Many students who have recently graduated from the nation's colleges and universities are finding themselves deluged with a massive amount of student loan debt they simply can't afford to pay with all of their other financial responsibilities. Fortunately, bankruptcy may help them relieve the financial burden student loans cause by making it easier to discharge their other debts or in some cases by directly discharging the student loan debts . In order for a debtor to receive a bankruptcy discharge of their student loans they need prove that paying the student loans will create an undue hardship. In order to prove that an undue hardship exists, the bankruptcy debtor must pass what is called the Brunner test.
There are three parts of the Brunner test:
- If the debtor is forced to repay their student loans, they will be unable to maintain a minimal standard of living, based on current income and expenses. In other words, the debtor won't be able to pay their rent/mortgage or put food on the table for their family if they are forced to repay their student loans. Someone who might qualify under this part of the test could be a very low-income individual with a large amount of student loans.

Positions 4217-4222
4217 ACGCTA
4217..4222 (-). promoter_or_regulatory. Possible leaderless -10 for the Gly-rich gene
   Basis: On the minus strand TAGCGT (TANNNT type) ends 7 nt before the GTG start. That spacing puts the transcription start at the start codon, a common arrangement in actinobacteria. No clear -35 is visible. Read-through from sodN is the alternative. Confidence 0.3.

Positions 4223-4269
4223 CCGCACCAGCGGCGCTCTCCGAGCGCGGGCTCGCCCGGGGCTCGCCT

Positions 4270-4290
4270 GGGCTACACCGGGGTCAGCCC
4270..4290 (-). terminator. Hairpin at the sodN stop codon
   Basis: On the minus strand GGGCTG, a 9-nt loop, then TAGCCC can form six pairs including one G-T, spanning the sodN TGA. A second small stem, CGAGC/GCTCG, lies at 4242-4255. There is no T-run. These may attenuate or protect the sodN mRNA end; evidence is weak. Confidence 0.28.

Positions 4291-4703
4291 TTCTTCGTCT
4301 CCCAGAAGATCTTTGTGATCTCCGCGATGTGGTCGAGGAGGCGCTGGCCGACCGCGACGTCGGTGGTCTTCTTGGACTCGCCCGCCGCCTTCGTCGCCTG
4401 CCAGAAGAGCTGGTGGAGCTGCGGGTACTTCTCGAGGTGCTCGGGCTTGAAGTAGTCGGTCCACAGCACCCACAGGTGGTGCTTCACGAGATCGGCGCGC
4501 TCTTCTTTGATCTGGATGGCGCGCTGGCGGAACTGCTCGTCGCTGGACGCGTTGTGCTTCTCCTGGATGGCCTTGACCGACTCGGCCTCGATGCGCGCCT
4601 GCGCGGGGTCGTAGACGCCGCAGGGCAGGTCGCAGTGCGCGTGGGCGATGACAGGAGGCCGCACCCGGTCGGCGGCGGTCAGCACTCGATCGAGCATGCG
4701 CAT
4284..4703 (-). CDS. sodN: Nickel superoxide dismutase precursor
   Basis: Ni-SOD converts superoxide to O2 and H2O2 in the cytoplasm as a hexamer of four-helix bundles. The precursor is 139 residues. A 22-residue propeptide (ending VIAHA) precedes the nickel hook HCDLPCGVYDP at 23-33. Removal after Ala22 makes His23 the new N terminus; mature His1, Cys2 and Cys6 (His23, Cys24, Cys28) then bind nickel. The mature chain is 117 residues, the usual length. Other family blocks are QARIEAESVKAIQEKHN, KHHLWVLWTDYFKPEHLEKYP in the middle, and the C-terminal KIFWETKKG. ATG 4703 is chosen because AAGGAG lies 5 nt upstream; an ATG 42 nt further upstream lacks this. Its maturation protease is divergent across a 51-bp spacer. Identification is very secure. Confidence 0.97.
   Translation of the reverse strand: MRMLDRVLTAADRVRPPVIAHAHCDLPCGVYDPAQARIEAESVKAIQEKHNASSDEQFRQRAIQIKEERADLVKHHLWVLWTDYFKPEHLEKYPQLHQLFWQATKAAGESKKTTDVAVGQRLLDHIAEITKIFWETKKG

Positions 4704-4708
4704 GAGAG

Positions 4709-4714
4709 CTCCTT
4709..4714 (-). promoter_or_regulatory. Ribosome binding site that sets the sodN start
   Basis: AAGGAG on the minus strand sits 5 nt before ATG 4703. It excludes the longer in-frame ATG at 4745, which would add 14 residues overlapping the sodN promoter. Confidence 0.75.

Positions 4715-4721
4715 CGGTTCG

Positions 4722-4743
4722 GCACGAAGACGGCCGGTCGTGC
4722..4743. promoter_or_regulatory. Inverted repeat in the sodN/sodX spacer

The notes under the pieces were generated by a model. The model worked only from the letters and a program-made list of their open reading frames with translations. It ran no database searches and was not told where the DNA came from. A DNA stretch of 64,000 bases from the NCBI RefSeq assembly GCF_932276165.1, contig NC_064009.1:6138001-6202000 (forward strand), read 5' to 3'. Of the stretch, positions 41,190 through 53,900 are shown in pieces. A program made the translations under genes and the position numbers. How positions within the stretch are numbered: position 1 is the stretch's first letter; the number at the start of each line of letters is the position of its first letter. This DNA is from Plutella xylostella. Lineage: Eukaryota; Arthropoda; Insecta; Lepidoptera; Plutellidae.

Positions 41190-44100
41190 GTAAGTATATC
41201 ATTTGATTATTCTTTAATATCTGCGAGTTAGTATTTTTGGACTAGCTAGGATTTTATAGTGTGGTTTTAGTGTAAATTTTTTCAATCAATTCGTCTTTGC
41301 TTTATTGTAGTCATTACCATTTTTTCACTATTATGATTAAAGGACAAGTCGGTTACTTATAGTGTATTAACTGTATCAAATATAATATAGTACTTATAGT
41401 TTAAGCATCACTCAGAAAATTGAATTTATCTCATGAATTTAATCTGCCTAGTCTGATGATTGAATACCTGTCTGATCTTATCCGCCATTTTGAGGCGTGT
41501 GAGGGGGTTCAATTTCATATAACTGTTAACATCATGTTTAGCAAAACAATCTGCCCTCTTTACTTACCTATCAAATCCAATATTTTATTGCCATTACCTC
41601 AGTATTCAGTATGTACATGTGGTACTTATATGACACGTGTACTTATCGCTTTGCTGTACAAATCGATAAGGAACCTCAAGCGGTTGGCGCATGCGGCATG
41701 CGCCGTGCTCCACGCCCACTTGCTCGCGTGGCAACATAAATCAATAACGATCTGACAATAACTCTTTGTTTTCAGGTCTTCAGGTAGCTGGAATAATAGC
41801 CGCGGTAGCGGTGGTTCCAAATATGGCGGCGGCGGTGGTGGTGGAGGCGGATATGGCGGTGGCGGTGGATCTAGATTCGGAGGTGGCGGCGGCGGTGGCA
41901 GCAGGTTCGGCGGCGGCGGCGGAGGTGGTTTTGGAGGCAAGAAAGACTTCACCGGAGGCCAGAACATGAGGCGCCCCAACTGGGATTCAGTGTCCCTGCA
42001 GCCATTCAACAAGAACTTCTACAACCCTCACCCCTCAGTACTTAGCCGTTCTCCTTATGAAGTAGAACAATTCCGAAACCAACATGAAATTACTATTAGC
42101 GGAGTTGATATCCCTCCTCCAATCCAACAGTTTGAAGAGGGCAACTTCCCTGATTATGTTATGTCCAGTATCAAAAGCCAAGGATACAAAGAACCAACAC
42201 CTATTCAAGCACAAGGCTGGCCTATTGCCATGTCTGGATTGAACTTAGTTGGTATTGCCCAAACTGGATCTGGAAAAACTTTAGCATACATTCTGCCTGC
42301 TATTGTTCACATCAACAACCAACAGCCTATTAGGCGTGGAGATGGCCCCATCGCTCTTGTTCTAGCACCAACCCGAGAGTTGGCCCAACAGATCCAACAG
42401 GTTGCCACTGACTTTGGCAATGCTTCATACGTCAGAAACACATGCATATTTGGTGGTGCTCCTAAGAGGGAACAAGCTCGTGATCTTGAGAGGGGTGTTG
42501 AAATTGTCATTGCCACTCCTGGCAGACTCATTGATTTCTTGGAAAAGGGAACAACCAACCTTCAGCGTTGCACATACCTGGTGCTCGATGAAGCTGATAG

- Based on the circumstances of the debtor, it is likely that the inability to pay their student loans will persist for a significant portion of the repayment period of the student loans. Someone with a serious disability might qualify under this part of the test; but there have been cases where those with disabilities have been denied a discharge of the student loans while someone who was in prison was granted a student loan bankruptcy discharge.
- The debtor has made a good faith effort to repay their student loans. You probably would not qualify under this part of the test if you have been in default on your student loans for the vast majority of the repayment period.
In order to qualify for a bankruptcy discharge of your student loans, you will need to pass all three parts of the Brunner test.